Making the Grades
After years of perfecting the art of fairytale princesses, Mouse House animators tackled their first real-life figure, Pocahontas. And perhaps she was the ideal choice because the facts about this legendary daughter of a Powhatan Indian Chief were so sketchy there was ample room for imagination.
Painting a picture of a girl worthy of a nickname that translates into Little Mischief, Disney's Pocahontas (voiced by Irene Bedard) is a spirited young woman questioning convention and seeking to find her own path. In her wanderings, she accidentally discovers a group of pale-faced sailors, just setting ashore. Curious, she follows one of them until their tracks cross and they accidentally come face-to-face.
Adventurous Englishman John Smith (voiced by Mel Gibson) has plenty of past experience exploring "New Worlds." Still, his cocky confidence is shaken when he meets the beautiful Indian princess. Obviously not what he was expecting to find, their shared conversation (they conveniently speak the same language) teaches him things "he never knew, he never knew."
However, the rest of the Virginia Company doesn't share his new perspective of the "savages." Nor do the other Indians understand Pocahontas' soft spot for the white settlers. With tensions between the Europeans and the natives growing as fast as the young couple's love for each other, the two will have to use all the courage they possess to prevent the factions from going to war. (The conflict between the groups results in some name-calling, racial slurs, and arrow/gunshot exchanges. An injury and death are depicted - no blood is shown.)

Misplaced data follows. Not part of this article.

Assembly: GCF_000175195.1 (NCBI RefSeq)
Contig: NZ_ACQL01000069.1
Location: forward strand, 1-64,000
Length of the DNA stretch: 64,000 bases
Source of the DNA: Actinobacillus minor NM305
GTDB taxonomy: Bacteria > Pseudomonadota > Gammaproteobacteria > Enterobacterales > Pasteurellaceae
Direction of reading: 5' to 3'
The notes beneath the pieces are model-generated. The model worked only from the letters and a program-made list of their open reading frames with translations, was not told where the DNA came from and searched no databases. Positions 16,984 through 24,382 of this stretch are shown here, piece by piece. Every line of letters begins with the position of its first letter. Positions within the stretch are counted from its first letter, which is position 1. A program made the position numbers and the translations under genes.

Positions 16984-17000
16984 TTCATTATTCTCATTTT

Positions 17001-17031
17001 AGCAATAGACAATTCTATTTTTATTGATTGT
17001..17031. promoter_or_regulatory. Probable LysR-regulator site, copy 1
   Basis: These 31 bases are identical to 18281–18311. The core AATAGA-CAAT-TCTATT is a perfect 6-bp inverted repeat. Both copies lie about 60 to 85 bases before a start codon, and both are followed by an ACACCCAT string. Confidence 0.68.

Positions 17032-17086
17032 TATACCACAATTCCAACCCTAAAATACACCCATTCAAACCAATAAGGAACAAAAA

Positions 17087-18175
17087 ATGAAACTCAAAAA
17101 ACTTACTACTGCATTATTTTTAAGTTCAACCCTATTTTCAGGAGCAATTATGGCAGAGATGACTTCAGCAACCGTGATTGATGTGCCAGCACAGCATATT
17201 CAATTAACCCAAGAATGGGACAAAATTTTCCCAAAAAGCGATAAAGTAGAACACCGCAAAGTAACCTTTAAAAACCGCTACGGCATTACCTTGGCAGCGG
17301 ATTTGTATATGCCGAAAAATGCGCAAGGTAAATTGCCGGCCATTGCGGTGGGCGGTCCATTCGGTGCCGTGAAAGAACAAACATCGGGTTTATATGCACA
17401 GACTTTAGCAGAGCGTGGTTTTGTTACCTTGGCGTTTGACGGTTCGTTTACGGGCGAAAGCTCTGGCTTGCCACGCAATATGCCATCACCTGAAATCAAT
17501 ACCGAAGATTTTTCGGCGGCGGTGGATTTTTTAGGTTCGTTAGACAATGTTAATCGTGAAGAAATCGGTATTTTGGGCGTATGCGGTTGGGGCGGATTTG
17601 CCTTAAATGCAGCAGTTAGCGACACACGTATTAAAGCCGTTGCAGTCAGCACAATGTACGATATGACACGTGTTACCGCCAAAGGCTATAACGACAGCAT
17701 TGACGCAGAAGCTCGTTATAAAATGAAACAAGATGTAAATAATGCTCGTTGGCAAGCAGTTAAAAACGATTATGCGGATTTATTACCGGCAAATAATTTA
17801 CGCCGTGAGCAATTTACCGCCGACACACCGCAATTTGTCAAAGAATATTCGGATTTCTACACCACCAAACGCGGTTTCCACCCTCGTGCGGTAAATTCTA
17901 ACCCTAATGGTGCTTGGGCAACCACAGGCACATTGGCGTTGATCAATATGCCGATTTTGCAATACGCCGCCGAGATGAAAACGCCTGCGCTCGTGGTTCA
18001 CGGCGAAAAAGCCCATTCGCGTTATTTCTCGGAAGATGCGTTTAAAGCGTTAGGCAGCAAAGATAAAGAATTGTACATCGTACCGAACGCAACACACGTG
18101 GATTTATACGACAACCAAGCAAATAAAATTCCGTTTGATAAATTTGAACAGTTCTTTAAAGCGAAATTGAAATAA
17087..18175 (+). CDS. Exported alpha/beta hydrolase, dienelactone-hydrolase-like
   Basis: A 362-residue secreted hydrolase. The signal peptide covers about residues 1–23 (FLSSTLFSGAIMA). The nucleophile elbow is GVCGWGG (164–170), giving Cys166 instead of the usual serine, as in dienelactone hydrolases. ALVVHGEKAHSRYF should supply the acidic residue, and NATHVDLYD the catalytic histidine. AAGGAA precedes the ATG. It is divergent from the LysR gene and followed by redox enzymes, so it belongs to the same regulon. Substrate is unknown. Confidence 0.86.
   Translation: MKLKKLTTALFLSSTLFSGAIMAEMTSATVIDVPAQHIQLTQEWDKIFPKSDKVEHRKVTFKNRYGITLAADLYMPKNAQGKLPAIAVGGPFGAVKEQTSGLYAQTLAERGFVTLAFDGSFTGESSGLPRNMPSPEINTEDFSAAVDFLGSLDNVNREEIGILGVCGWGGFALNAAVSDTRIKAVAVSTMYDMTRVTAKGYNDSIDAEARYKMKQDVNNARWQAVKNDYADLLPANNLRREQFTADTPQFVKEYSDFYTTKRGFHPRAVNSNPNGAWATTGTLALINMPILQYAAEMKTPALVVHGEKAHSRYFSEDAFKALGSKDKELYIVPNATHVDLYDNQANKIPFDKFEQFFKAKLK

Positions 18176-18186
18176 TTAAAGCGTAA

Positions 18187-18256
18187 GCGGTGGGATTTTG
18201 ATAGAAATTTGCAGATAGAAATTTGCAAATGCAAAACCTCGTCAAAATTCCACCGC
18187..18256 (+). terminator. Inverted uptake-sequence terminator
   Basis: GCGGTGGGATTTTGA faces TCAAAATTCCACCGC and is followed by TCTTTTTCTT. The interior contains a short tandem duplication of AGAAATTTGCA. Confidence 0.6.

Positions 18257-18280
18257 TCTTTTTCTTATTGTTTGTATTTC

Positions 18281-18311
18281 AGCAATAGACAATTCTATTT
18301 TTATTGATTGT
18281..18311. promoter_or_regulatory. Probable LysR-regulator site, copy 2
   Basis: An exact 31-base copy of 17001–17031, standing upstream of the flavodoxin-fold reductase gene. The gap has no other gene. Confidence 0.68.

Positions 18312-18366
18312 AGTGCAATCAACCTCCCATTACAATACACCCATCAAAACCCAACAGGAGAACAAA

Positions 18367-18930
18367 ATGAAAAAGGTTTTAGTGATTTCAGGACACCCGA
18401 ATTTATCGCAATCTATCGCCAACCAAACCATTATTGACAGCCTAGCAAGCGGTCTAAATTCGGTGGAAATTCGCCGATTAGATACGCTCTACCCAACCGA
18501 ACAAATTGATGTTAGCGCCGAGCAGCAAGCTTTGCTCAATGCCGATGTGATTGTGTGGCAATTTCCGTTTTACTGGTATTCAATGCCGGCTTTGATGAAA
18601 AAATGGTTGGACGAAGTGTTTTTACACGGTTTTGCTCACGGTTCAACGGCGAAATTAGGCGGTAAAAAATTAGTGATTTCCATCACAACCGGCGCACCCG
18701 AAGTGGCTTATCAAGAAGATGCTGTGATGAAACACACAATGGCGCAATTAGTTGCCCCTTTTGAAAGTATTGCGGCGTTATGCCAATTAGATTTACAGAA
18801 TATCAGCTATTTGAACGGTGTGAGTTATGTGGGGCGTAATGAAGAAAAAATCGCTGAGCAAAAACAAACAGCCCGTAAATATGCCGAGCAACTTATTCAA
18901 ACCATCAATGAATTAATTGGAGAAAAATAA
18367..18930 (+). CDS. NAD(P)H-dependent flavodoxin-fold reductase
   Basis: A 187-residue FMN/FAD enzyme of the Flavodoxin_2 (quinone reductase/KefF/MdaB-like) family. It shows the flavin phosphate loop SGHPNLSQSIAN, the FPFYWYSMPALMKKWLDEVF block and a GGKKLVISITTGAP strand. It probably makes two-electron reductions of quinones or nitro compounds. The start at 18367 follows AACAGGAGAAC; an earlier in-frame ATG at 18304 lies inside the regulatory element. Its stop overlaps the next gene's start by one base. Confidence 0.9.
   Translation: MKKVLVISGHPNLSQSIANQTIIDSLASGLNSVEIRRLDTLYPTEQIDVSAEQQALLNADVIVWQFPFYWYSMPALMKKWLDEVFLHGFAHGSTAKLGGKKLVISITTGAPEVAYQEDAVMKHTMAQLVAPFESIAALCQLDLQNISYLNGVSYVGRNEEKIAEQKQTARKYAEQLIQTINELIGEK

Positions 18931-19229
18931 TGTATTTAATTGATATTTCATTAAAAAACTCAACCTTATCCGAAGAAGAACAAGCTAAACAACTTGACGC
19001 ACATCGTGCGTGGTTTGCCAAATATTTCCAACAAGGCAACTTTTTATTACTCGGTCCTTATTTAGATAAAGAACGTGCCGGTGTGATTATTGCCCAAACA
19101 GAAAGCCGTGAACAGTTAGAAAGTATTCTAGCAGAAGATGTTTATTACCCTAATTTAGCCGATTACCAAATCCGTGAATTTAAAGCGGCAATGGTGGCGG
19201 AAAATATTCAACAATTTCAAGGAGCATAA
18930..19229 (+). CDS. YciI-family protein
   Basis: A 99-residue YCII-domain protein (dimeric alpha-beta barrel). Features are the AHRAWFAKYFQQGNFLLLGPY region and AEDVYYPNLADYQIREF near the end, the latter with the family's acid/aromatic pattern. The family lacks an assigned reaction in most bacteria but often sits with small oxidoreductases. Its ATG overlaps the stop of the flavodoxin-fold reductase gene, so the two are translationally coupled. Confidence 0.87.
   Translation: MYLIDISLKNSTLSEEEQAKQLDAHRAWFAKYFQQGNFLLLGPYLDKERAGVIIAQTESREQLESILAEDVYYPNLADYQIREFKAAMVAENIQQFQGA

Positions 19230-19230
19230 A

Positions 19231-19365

While historians debate the details, and whether or not Pocahontas tried to save John Smith's life, there is enough evidence to conclude she did positively influence the peace process.
But such arguments are of little consequence to the creators of this film. Diving headlong into the folklore, they surfaced with a tale as timeless as Romeo and Juliet, paying tribute to the civility of Aboriginal culture and acknowledging the exploitive motives of some of the earliest Americans. Saving authenticity for such things as renderings of the Susan Constance ship, they simply rely on artistic licence for everything else, like the shoulder and midriff-baring costumes drawn on the female characters, and the whimsical personalities of sidekicks Meeko (John Kassir) and Flit (Frank Welker).
Viewers would also be wise to adopt a similar attitude. Don't watch Pocahontas expecting a biography. Instead, enjoy this visually beautiful movie and its Academy Award winning soundtrack ("Best Original Score" and "Best Song" for Colors of the Wind) for the messages it teaches: Respecting those who are different, seeking to solve conflict through non-violent means, and realizing the power for good one person can have when they are brave enough to stand up for their convictions.
Discussion Ideas After The Movie
Teaching ideas and topics to discuss about Pocahontas.
Looking at Disney animations over the years is an interesting way of examining our culture’s evolving definition of what constitutes a beautiful female body. What differences do you see between heroines such as Snow White and Sleeping Beauty, and more resent figures like Ariel, Jasmine, and Pocahontas.
When Pocahontas released in 1995, it stirred up some controversy about how this historical figure was portrayed. For a sampling of opinions and some of the facts behind the movies’ namesake, you might want to check out the following sites: Four portraits of Pocahontas and some of her life’s details are found here:
A descendant of Pocahontas compares her story to the Disney film here: http://www.geocities.com/Broadway/1001/poca.html
The late chief of the Powhatan tribe responds to the movie here: http://www.powhatan.org/pocc.html